Suicide takes an enormous toll on families, friends, classmates, co-workers and communities, as well as on our military personnel and veterans. To understand why people die by suicide, and why so many others attempt to take their own lives, it is important to separate the myths from the facts.


Myth: Suicide can’t be prevented. If someone is set on taking their own life, there is nothing that can be done to stop them.

Fact: Suicide is preventable. The vast majority of people contemplating suicide don’t really want to die. They are seeking an end to intense mental and/or physical pain. Interventions can save lives.


Myth: People who take their own life are selfish, cowards, weak or are just looking for “attention.”

Fact: More than 90% of people who take their own life have at least one and often more than one treatable mental illness such as depression, anxiety, bipolar disorder, schizophrenia and/or alcohol and substance abuse. With better recognition and treatment many suicides can be prevented.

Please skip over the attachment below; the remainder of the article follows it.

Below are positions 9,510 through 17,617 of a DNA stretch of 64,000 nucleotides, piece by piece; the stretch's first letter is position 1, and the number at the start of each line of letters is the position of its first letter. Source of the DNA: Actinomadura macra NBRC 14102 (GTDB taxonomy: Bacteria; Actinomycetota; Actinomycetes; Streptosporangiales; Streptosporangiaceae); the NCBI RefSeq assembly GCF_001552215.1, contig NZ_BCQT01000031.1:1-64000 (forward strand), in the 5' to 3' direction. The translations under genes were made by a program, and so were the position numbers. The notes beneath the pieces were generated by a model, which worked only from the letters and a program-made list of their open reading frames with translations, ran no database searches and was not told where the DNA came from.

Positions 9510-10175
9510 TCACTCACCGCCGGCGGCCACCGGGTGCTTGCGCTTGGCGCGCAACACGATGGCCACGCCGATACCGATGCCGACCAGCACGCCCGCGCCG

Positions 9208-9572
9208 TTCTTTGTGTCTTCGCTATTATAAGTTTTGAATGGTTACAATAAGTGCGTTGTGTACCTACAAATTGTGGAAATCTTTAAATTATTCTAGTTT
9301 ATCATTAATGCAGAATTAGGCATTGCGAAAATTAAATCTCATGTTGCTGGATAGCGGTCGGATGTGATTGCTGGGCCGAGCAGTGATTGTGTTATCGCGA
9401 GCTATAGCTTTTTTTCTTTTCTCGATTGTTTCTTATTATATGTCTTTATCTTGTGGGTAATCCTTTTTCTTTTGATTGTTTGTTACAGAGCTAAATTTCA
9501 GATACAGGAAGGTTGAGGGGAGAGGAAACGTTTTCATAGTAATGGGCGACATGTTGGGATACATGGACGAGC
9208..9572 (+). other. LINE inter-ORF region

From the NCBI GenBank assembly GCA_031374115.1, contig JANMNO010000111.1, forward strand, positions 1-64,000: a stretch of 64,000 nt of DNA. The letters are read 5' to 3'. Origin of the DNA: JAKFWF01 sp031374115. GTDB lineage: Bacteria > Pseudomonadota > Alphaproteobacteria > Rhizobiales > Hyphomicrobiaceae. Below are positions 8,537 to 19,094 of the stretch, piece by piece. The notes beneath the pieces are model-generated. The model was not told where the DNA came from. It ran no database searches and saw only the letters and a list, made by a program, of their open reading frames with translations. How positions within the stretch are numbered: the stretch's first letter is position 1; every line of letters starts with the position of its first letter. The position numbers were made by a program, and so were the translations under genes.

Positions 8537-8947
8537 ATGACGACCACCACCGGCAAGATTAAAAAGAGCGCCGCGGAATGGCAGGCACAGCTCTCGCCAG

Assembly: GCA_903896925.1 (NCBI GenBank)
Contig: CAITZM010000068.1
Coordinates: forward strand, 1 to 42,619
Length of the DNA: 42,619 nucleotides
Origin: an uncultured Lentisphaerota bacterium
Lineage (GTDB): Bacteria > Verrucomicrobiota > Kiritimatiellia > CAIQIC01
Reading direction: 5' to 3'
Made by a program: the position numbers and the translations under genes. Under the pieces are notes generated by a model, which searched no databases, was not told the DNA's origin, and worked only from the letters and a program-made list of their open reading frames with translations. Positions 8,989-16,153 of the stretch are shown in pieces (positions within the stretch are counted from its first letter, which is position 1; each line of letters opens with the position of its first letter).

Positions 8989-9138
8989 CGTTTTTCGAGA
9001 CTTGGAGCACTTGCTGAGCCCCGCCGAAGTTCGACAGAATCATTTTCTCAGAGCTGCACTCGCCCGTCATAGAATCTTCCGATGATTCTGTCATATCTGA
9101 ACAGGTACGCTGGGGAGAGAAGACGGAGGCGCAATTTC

Myth: Asking someone if they are thinking about suicide will put the idea in their head and cause them to act on it.

Fact: When you fear someone you know is in crisis or depressed, asking them if they are thinking about suicide can actually help. By giving a person an opportunity to open up and share their troubles you can help alleviate their pain and find solutions.


Myth: Barriers on bridges, safe firearm storage and other actions to reduce access to lethal methods of suicide don’t work. People will just find another way.

Fact: Limiting access to lethal methods of suicide is one of the best strategies for suicide prevention. Many suicides can be impulsive and triggered by an immediate crisis. Separating someone in crisis from a lethal method (e.g., a firearm) can give them something they desperately need: time. Time to change their mind, time to resolve the crisis, time for someone to intervene.